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If you want to build a garden sleeper retaining wall, it is apparent that you need a strong base, isn’t it? Dig a shallow trench and fill them with 6:1 mortar as a concrete base. The concrete bed must be at least 50mm such that the sleepers on top are adequately secured.

Step 10. Add more layers

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Just as in the case of raised garden beds, keep on stacking and connecting the sleepers until you’re happy with the height. To make the structure more rigid, secure the wall to short fence posts driven into the ground, ideally embedded into a concrete hole.

Step 11. Finish the wall

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Finally, sand the wall and add a stain or paint to it and you’re done!

Making garden sleeper steps or pathway

Step 12. Making garden sleeper pathway

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You can use garden sleepers in case you want to make a beautiful garden pathway. For this, you can concrete the sleepers in place. Alternatively, you can just dig a shallow rectangle hole on the ground and place the sleepers.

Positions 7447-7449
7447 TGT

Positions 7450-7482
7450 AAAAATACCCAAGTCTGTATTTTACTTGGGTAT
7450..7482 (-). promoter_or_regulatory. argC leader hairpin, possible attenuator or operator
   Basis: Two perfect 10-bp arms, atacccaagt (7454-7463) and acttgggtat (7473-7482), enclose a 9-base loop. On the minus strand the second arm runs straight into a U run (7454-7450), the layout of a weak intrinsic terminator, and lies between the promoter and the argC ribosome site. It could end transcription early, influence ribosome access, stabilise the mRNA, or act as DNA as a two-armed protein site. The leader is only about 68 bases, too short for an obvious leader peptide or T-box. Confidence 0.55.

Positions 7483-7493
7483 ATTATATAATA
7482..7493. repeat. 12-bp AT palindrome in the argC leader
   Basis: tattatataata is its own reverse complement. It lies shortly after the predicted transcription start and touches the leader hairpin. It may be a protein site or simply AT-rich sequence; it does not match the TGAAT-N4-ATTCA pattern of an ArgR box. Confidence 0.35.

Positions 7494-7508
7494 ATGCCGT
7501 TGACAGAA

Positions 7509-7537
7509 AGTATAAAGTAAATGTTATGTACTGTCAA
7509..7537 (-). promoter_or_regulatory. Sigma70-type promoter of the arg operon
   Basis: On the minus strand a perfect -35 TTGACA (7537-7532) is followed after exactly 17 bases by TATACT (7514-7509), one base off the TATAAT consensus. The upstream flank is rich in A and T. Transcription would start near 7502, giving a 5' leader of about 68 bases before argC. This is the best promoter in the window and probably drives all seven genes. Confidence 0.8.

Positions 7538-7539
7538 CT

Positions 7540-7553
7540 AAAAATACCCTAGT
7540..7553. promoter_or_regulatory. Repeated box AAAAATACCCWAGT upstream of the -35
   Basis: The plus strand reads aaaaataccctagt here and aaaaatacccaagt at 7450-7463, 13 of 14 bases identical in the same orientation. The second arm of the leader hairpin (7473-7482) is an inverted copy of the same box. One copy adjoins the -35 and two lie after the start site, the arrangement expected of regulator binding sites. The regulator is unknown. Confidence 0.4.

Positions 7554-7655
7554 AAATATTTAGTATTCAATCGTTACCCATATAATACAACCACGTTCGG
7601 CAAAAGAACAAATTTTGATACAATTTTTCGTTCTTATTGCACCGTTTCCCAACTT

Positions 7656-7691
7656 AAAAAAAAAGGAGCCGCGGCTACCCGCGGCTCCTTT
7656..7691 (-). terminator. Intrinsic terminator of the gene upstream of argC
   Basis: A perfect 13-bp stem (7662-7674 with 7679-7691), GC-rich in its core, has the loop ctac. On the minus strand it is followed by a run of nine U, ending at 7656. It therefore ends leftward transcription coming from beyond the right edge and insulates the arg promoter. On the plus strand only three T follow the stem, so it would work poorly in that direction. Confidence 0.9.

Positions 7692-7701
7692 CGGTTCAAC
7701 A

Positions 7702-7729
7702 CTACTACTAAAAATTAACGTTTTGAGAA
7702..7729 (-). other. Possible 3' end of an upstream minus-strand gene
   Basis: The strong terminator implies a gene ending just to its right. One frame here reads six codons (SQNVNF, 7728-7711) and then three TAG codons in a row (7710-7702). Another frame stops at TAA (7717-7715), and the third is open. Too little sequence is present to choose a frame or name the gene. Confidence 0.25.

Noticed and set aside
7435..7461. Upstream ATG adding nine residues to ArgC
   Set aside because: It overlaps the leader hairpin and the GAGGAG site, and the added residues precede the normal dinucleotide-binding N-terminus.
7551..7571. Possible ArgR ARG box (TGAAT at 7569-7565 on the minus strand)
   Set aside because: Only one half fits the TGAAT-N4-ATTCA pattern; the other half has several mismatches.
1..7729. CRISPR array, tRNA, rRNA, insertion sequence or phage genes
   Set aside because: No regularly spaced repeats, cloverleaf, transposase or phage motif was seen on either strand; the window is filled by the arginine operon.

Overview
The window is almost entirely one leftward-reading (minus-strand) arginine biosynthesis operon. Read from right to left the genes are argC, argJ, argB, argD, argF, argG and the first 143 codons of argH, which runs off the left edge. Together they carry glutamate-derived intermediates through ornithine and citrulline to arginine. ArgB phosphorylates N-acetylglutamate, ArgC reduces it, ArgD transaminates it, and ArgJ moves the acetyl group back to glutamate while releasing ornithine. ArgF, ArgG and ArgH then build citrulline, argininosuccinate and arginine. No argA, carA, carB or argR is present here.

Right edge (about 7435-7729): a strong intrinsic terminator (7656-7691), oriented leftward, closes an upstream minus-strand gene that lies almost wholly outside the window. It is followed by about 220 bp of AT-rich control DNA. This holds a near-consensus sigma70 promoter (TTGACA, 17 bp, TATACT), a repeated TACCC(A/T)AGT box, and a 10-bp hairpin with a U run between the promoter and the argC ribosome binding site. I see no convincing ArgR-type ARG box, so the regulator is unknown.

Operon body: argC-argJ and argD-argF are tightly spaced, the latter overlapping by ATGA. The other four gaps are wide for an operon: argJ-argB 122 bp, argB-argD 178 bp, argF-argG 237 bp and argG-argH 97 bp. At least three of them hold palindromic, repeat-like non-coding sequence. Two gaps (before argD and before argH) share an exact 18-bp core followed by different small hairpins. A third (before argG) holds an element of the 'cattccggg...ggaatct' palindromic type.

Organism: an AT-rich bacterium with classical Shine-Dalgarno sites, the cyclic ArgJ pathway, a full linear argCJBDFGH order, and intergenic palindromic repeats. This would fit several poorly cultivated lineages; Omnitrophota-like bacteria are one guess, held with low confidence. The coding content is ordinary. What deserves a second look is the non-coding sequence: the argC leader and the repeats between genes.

However, following the latter way might result in the rotting of the sleepers too fast. So, surrounding the sleepers with gravel might be an ideal way to move forward. Also, remember that it might take some time for the sleepers to set in the soil.

Step 13. Make retaining walls or frames for steps

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You can either make frames or retaining walls for the garden steps and fill the boxes with gravel, cement, or paving slabs.

You can simply connect the garden slippers using angled brackets to make frames for the steps. Make sure that you dig a trench and add some sort of foundation for the first step.